The Senate approved an export-control bill yesterday that sets tight restrictions on the sale of Alaska oil and emphasizes Defense Department power over strategic exports to communist countries.
The Senate sent the bill to the House on a vote of 74 to 3.
The bill would prohibit export of Alaska oil unless the United States was guaranteed an equal amount of foreign oil and significant savings to U.S. consumers at the gas pump.
The president also would have to determine that export of Alaska oil was in the national interest, and exports could be terminated if U.S. imports were interrupted, according to the bill.
Donald W. Riegle Jr. (D-Mich.), sponsor of the Alaska restrictions, said they were needed to protect national security and avoid increased dependence on foreign oil.
A West Coast glut caused by a shortage of refinery capacity in California is forcing transport of the Alaskan oil 6,000 miles through the Panama Canal to reach other parts of the United States.
To alleviate the problem, industry officials have suggested importing nearby Mexican oil, which would be replaced by oil from Japan, which turn would be replaced by exported Alaskan oil. The system should result in savings in transportation costs.
The current Export Administration Act of 1969 expires Sept. 30.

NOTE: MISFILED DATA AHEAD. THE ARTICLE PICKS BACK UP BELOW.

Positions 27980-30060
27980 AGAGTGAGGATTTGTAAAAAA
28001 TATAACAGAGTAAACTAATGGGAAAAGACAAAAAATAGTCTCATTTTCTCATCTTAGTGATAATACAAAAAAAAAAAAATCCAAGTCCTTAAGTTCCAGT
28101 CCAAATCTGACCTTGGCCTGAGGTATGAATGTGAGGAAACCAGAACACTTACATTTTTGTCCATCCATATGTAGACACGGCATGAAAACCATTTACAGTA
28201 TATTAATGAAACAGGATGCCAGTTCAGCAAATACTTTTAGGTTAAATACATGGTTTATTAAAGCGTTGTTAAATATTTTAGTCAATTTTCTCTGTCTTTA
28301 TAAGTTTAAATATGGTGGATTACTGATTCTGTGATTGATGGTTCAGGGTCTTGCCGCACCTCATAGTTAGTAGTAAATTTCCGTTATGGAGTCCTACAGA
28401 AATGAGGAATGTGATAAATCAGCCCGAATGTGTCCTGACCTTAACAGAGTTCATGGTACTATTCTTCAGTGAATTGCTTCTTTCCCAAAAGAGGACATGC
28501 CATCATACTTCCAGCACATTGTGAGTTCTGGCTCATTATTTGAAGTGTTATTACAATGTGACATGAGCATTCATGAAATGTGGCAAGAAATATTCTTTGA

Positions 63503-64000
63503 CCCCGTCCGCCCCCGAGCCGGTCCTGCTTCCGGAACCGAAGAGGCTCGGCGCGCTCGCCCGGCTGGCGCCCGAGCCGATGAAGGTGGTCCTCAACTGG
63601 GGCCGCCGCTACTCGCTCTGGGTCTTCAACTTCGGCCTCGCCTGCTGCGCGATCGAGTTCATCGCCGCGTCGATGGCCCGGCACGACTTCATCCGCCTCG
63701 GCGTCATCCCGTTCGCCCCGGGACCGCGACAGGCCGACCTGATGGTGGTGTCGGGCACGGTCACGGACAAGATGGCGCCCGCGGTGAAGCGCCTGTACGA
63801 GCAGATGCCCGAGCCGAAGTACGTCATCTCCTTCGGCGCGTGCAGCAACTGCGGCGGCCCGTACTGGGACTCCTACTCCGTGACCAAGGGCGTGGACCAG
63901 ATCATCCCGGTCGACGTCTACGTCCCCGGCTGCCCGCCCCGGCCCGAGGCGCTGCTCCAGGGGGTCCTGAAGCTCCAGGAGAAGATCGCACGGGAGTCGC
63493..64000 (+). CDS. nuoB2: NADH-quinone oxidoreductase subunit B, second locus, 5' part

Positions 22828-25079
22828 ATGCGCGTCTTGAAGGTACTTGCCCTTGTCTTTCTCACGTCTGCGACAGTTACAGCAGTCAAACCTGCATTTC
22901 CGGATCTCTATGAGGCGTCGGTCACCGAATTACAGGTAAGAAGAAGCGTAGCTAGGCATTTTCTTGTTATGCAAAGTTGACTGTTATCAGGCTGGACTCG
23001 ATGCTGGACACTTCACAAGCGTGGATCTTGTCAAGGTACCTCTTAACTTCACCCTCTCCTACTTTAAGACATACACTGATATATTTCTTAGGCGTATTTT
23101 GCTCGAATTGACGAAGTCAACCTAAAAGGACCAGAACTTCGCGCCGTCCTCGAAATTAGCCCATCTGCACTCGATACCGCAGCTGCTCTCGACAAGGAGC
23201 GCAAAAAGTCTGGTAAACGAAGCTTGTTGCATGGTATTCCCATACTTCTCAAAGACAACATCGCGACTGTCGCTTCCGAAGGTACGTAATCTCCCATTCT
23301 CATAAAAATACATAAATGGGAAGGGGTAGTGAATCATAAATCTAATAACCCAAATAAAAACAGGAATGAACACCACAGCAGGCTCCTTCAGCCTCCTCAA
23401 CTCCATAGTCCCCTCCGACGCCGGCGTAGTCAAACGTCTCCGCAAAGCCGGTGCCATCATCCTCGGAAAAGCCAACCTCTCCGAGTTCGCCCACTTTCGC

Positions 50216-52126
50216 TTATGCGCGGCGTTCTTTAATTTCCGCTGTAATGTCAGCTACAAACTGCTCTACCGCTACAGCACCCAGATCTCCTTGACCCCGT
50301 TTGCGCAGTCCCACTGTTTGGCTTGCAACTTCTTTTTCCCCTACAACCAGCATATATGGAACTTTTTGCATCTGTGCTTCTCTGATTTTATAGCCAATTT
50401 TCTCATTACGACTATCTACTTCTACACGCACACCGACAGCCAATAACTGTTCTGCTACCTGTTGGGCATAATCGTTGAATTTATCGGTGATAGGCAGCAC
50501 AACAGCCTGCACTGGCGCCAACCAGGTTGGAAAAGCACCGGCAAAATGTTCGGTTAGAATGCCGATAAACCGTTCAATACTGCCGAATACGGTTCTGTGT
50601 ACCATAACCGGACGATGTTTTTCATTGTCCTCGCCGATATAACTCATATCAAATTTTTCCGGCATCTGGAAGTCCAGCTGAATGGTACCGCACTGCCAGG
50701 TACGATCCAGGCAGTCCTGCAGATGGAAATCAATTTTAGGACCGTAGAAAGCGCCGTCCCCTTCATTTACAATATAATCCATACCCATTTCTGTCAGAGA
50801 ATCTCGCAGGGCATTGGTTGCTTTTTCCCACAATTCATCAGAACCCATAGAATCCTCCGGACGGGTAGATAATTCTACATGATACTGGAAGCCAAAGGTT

Henry Jackson (D-Wash.) introduced more than a dozen amendments, mainly to tighten controls over selling U.S technology to potential enemies, but was forced to bow to compromises offered by Adlai Stevenson (D-Ill.).
One amendment sought to switch from the Secretary of Commerce to the Secretary of Defense the finall decisions on allowing exports of inndustrial plants or other technology that might directly or indirectly help the Soviet military system.
Stevenson persuaded Jackson to agree to a compromise that would merely give more emphasis to an advisory role the defense secretary now has. Other Jackson strictures were modified by similar agreements.
Several Jackson proposals were adopted without compromise, however. He was backed by a board coalition of conservatives and moderates, Democrats and Republicans. Stevenson operated a much smaller "coalition" that consisted chiefly of himself and John Heinz (R-Pa.).
Edmund Muskie (D-Maine) was rebuffed, 38 to 46, in an effort to block exports of hides used for shoe leather during a current worldwide leather shortage.
Muskie said the cattle industry is falling short of domestic demand, other producing nations refuse to export, and the tanning and shoemaking industries with 400,000 employes are facing disaster.
But Muskie and others from manufacturing state were outvoted by lawmakers from cattle country.